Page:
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17. He also received from the rest of the Greeks fitting honours, and these were made sincere by the astonishing good will which his equitable nature called forth. For even if the conduct of affairs or the spirit of rivalry brought him into collision with any of them, as, for instance, with Philopoemen, and again with Diophanes the general of the Achaeans, his resentment was not heavy, nor did it carry him into violent acts, but when it had vented itself in the outspoken language of free public debate, there was an end of it. [2] However, he was never bitter, although many imputed hastiness and levity to his nature, and in general he was a most agreeable companion and able to say a graceful thing with force. For instance, when he was trying to dissuade the Achaeans from appropriating the island of Zacynthos, he said it would be dangerous for them, like a tortoise, to stick their head out of its Peloponnesian shell.1 Again, when he held his first conference with Philip concerning a truce and peace, and Philip remarked that Titus had come with many attendants while he himself had come alone, Titus answered, ‘Yes, thou hast made thyself alone by slaying thy friends and kindred.’ 2 [3] Again, when Deinocrates the Messenian, who had taken too much wine at a drinking-party in Rome, and after putting on a woman's robe had executed a dance, on the following day asked Titus to assist him in his plan to separate Messene from the Achaean league, Titus said he would consider the matter; ‘But I am amazed,’ said he, ‘that when thou hast matters of so great moment in hand, thou canst dance and sing at a drinking party.’ 3 [4] And once more, when an embassy from Antiochus was recounting to the Achaeans the vast multitude of the king's forces and enumerating them all by their various appellations, Titus said that once, when he was dining with a friend, he criticised the multitude of meats that were served, wondering where he had obtained so varied a supply; whereupon his host told him they were all swine's flesh, and differed only in the way they were cooked and dressed. [5] ‘And so in your case,’ said he, ‘men of Achaia, do not be astonished when you hear of the Spear-bearers and Lance-bearers and Foot-companions in the army of Antiochus; for they are all Syrians and differ only in the way they are armed.’ 4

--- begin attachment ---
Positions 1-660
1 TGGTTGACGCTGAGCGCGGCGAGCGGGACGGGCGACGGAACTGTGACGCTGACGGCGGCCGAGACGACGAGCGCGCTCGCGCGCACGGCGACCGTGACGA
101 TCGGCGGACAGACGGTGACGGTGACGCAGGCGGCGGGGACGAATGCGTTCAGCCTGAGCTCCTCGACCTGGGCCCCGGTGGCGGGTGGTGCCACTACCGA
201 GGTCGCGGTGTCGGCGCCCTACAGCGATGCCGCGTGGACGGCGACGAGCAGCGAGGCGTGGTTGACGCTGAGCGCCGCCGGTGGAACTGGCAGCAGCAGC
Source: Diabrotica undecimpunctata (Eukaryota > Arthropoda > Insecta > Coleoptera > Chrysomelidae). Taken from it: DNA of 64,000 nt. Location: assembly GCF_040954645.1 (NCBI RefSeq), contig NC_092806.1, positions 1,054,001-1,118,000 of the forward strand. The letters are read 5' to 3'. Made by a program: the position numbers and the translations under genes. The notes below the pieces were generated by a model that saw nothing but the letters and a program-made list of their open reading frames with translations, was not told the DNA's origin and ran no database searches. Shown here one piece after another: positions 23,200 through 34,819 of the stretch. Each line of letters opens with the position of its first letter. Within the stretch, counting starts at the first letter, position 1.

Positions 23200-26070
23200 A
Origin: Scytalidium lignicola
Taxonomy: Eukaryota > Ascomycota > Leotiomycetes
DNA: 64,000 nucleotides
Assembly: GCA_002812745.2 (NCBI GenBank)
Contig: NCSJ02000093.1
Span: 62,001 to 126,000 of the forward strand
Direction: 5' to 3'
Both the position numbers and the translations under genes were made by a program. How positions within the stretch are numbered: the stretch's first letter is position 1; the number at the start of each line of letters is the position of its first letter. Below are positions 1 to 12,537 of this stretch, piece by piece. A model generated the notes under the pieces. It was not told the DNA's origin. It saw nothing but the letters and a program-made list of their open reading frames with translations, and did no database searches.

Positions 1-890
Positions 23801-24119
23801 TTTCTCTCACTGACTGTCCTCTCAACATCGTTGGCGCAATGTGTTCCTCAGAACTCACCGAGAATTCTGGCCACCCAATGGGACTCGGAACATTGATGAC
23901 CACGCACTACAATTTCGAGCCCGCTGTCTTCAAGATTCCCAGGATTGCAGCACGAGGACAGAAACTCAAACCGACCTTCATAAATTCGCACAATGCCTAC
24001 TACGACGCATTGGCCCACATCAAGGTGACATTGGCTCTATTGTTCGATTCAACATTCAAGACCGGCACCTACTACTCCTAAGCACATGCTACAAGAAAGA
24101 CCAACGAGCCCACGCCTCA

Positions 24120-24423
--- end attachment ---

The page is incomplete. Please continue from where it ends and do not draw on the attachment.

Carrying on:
1 Cf. Livy, xxxvi. 32; Plutarch, Morals p. 197b.

2 Cf. Morals, p. 197a (Polybius xviii. 7).

3 Cf. the Philopoemen, xviii. ff. (Polybius xxiii. 5).

4 Cf. Morals, p. 197c (Livy, xxxv. 49).

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